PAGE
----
The Flu and Your INR
As a patient on warfarin, you are no more prone to getting the flu than people not taking warfarin. However, there are some facts about the flu to keep in mind.
Each year, influenza (the flu) arrives in the fall and lingers until late spring. The flu is caused by a specific strain of virus that changes from year to year and affects between 5% and 20% of the population. Symptoms can range from mild to severe, resulting in the hospitalization of ~200,000 each year. An average of 36,000 people die annually from flu-related symptoms.1
How to prevent the flu
The Center for Disease Control and Prevention advises an annual flu vaccination if you are at high risk. Frequently washing your hands with warm, soapy water is also an effective strategy to reduce flu transmission.
The flu shares many symptoms with the common cold, but has a few distinguishing indicators. Unlike most colds, the flu can cause high fever, chills, extreme tiredness, overall body aches, and diarrhea. Secondary bacterial infections can develop while you are fighting the flu since the body’s immune system is weakened. Only a doctor can determine the difference between a bacterial infection and a viral infection.
What to do if you have (or suspect) the flu
Experts recommend that you drink plenty of fluids and get plenty of rest if you have flu symptoms. Additionally, avoiding alcohol and tobacco is highly recommended.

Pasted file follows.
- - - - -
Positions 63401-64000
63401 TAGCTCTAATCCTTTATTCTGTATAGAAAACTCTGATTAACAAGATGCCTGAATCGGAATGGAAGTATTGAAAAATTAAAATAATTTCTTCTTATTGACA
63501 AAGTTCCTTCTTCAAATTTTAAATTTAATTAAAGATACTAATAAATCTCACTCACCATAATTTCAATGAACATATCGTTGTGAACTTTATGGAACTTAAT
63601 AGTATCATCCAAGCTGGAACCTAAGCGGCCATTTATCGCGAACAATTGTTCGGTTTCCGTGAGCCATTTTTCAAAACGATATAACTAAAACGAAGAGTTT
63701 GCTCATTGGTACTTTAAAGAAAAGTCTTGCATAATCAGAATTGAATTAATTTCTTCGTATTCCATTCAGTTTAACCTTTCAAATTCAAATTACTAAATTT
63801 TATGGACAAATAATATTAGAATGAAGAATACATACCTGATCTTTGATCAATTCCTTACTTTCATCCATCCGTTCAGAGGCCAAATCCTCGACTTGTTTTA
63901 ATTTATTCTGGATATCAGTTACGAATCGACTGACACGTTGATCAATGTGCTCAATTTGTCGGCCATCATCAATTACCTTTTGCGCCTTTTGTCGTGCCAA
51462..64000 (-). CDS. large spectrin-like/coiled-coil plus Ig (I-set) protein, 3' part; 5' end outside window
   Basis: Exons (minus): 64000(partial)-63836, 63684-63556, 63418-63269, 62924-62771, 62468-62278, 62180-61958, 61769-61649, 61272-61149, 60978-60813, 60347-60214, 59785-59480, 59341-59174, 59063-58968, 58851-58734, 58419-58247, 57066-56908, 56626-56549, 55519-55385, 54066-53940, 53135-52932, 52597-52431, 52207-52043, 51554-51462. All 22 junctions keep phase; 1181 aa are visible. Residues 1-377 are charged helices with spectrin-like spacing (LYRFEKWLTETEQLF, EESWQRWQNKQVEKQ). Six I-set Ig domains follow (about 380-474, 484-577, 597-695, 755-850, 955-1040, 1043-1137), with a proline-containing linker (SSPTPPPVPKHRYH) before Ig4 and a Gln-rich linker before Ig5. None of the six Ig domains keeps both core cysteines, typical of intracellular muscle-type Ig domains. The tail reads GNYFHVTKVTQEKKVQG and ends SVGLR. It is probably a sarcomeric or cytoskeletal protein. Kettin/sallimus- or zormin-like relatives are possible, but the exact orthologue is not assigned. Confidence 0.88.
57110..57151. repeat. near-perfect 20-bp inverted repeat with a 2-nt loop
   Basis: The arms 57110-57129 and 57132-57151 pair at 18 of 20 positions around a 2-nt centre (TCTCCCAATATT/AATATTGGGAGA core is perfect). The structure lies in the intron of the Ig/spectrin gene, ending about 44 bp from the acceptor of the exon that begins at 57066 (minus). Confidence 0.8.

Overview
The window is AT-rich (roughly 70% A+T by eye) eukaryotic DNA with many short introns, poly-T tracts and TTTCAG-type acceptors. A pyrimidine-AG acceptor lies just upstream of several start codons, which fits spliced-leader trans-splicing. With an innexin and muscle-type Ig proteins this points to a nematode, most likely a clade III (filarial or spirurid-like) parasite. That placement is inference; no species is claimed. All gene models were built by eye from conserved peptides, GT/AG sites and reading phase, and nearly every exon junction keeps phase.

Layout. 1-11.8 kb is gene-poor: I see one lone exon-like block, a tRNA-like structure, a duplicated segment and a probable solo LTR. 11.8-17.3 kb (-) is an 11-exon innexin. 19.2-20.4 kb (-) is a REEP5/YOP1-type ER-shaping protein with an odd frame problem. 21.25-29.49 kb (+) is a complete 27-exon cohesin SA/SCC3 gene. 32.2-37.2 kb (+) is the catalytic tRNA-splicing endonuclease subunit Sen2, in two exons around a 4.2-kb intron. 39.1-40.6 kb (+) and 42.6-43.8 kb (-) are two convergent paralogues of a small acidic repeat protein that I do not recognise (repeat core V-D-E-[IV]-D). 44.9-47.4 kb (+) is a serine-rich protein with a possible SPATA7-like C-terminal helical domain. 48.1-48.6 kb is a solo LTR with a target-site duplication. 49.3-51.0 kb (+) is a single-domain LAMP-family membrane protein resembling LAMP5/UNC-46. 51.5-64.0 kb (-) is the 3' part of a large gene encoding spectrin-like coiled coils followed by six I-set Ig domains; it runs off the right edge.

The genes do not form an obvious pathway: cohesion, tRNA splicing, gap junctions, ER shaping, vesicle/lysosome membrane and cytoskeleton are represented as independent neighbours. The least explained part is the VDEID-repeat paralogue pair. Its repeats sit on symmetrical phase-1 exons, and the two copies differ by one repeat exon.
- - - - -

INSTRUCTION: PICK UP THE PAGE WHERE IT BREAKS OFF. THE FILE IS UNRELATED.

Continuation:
The flu shot may result in an elevation of your International Normalized Ratio (INR) test result, but you should not be from discouraged from getting one. You should communicate your desire to receive a flu shot with your physician.
Patients taking warfarin who contract the flu are at increased risk of bleeding due to the combination of reduced appetite, fluid loss, and general stress to the body. Additional blood tests, to ensure that a sick patient remains in or near the INR target range, are often recommended. Home monitors are particularly valuable for patients taking warfarin, and those taking any medicines in addition to warfarin. Since there are no signs or symptoms before a bleeding event, only an International Normalized Ratio (INR) blood test can alert you that you are at risk of bleeding.
Additionally, you should have all over-the-counter products approved by your doctor prior taking them; especially if they are herbal, natural, or holistic in nature.
- Centers for Disease Control and Prevention. Seasonal Influenza.
- Page last updated September 20, 2013. http://www.cdc.gov/flu/about/qa/disease.htm